‘A farce’ – World Rugby slammed following law proposal that could negate Springboks’ main weapon

Colin Newboult
South Africa's Bomb Squad scrummaging against England in the Rugby World Cup 2023.

South Africa's Bomb Squad scrummaging against England in the Rugby World Cup 2023.

There are concerns that one of World Rugby’s new proposals will devalue the scrum and potentially take away part of what makes rugby union unique.

Several law amendments have been put forward and will be voted on in May as the governing body seeks to improve the sport as a spectacle.

In particular, they are looking to speed up the game and promote more positive play.

Law proposals

Several ideas have been proposed, including getting rid of the ‘Dupont Law’ loophole and forcing the ball to be played when a maul has been stopped once and not twice, as is currently the case.

Other laws, if implemented, will see a global trial of the 20-minute red card and the outlawing of the ‘croc roll’ clearout.

However, there has been anger, especially from South Africans, over one particular proposal that will prevent teams from calling a scrum when they have already won a free-kick at a scrum.

Although sides will still be allowed to ask for that set-piece when an initial free-kick or penalty has been awarded, they cannot then call for another scrum if the referee gives a free-kick.

As a result, there are worries that sides with a weaker front-row will purposefully manipulate the situation to make sure that the opposition do not gain a significant advantage from it.

“While I get that scrums can slow down a game and need to be reset faster, taking the contest out of it makes rugby a farce. It is an integral part of the game,” South African journalist Brenden Nel wrote on X, formerly Twitter.

“So if you have a weak scrum, just bind early, give away the free-kick and then you can’t scrum. Or do I have it wrong?

“Again Rugby continues to tinker and tinker, and make it more difficult to know which laws are new. The 50-22 has been a good one, but goalline dropouts for instance, are a farce.

“But lets keep on changing and changing until the essence of rugby is lost…”

World Rugby plan to rollout ‘global trial’ of controversial 20-minute red card in disciplinary shake-up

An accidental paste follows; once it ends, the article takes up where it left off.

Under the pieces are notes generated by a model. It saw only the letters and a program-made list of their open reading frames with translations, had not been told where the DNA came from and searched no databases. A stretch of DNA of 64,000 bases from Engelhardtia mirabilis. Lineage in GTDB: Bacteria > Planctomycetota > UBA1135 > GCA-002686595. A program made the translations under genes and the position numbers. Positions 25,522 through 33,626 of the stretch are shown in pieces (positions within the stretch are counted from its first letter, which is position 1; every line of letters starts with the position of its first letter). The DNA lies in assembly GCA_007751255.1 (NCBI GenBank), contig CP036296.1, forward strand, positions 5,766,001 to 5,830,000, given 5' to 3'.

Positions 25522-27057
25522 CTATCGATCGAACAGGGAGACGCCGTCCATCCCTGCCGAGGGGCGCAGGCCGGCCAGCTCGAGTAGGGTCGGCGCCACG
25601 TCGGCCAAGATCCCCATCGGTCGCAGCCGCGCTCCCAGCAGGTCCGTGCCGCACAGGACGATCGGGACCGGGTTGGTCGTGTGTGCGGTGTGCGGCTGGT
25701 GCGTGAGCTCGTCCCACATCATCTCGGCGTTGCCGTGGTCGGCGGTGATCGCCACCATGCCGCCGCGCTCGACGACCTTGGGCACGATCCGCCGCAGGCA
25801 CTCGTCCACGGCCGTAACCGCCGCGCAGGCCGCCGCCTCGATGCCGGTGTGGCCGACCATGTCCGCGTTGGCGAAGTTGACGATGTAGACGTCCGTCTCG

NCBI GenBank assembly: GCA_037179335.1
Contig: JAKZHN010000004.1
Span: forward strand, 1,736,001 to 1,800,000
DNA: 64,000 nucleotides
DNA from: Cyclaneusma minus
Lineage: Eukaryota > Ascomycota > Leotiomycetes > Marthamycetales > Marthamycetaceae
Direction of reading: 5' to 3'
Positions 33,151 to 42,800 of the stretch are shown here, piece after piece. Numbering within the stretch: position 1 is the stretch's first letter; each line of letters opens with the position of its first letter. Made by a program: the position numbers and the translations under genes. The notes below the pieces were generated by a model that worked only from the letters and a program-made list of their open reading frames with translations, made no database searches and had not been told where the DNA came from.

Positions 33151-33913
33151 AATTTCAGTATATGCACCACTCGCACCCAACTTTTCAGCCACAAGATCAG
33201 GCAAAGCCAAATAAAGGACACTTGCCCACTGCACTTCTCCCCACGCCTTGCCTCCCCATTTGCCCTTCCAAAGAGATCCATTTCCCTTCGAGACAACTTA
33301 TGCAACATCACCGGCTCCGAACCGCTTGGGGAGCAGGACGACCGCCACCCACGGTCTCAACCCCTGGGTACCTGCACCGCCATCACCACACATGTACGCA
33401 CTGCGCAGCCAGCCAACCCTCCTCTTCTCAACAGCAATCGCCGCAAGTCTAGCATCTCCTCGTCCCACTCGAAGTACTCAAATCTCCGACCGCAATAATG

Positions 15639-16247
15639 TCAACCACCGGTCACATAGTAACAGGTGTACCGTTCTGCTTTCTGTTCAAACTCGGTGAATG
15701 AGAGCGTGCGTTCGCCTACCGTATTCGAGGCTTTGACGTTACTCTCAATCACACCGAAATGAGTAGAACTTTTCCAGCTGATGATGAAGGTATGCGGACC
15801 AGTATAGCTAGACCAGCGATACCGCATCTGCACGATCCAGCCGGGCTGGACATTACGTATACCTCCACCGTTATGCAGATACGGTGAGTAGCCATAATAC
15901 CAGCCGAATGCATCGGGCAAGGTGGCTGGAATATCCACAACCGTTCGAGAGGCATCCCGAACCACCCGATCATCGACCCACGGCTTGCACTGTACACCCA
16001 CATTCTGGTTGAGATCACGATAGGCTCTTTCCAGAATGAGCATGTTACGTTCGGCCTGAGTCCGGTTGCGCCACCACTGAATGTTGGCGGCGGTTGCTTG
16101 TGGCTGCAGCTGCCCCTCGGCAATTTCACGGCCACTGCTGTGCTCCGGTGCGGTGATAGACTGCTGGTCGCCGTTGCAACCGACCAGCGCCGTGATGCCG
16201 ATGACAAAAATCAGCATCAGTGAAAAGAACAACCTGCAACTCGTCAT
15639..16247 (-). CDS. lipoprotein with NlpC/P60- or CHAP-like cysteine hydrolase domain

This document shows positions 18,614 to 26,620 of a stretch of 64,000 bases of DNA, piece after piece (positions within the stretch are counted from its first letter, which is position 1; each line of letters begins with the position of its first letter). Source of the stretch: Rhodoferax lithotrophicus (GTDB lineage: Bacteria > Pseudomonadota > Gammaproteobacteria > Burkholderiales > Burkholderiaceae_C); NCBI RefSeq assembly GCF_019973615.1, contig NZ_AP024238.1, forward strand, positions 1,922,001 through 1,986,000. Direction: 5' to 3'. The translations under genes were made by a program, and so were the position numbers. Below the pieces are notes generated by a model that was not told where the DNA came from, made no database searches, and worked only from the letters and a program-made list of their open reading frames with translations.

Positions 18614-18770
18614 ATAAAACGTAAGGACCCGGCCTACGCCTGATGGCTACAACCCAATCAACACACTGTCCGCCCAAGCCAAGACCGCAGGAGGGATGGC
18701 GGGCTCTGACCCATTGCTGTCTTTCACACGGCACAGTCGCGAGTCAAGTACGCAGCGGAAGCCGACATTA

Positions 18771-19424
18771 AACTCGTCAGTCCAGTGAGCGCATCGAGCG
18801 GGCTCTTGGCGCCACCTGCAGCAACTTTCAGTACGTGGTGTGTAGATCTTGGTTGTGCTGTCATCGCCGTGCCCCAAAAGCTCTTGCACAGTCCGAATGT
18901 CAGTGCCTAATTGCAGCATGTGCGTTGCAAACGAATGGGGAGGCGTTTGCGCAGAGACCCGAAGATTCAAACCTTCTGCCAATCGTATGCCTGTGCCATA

The 2nd Row added: “With the free-kick at a scrum not going to a scrum, teams will force those free-kicks because it’ll be worth the warnings to depower an opposition scrum & lessen the impact on the game.

“If World Rugby want to create more space on the pitch, creating an environment where 18 players are in a small area creates more space for others.

“Also more scrums tires players out so there are gaps.”

Onus on the referees

If it is pushed through then referees will certainly need to be even more hot on those that are trying to bend the rules at the set-piece.

Currently, match officials do upgrade to penalties if a side is regularly getting it wrong on a technical level – for example, they are consistently pushing too early – but there are a few different free-kick offences teams could go to.

Springboks supporters were certainly not happy on social media, with one writing: “So basically, how best can we mitigate the Springboks’ main strengths?”

Another person added: “Teams can now deliberately collapse scrums because the worst that can happen is a free-kick. Basically, scrums are uncontested now. It disgusts me.”

Some have also claimed that World Rugby risk making it too much like the 13-a-side code.

“Scrum/free-kick: side with weaker scrum goes for early engage, concede free-kick, get ball back at resulting kick? Some of us actually like the multi-faceted Union game,” David Bunyard wrote.

“I repeat; if you want to watch Rugby League please do, it’s great. Just don’t wreck Rugby Union!”

READ MORE: World Rugby reveal plans to depower scrums and close ‘Dupont Law’ loophole